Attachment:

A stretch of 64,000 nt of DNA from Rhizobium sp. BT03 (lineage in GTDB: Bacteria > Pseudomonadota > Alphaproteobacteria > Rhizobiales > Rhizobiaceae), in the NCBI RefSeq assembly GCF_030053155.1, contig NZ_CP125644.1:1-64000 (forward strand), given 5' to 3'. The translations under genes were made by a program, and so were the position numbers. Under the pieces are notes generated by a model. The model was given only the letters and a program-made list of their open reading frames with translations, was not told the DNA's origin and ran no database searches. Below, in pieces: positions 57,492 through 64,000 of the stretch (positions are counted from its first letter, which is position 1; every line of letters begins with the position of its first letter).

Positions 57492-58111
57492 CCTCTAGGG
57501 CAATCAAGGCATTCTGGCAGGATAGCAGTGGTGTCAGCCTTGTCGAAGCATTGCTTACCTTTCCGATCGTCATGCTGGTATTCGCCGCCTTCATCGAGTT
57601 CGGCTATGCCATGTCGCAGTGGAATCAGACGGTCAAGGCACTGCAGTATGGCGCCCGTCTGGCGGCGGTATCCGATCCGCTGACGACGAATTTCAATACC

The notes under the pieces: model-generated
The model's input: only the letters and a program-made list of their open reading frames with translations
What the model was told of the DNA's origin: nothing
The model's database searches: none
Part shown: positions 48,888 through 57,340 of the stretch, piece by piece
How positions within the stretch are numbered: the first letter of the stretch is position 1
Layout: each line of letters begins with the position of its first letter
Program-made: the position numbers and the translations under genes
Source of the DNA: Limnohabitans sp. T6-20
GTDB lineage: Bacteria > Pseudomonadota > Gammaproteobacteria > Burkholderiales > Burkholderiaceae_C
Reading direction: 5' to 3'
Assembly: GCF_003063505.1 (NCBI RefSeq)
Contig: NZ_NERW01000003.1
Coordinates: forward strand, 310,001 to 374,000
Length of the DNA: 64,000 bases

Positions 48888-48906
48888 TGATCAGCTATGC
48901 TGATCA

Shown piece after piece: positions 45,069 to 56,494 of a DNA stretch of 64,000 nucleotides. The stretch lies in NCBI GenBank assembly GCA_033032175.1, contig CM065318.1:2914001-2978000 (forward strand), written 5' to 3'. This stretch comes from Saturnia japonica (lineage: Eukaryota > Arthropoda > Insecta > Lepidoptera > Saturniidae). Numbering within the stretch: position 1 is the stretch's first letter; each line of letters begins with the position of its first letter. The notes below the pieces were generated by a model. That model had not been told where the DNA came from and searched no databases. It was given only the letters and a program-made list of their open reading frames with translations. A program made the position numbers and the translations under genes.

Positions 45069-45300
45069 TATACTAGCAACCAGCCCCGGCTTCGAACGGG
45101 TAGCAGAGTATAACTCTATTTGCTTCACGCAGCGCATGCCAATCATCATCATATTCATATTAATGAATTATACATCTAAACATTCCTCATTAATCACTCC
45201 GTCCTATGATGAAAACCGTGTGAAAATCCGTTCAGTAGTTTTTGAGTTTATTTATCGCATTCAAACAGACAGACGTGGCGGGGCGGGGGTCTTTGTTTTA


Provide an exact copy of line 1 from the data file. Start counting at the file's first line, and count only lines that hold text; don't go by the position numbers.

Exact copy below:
A stretch of 64,000 nt of DNA from Rhizobium sp. BT03 (lineage in GTDB: Bacteria > Pseudomonadota > Alphaproteobacteria > Rhizobiales > Rhizobiaceae), in the NCBI RefSeq assembly GCF_030053155.1, contig NZ_CP125644.1:1-64000 (forward strand), given 5' to 3'. The translations under genes were made by a program, and so were the position numbers. Under the pieces are notes generated by a model. The model was given only the letters and a program-made list of their open reading frames with translations, was not told the DNA's origin and ran no database searches. Below, in pieces: positions 57,492 through 64,000 of the stretch (positions are counted from its first letter, which is position 1; every line of letters begins with the position of its first letter).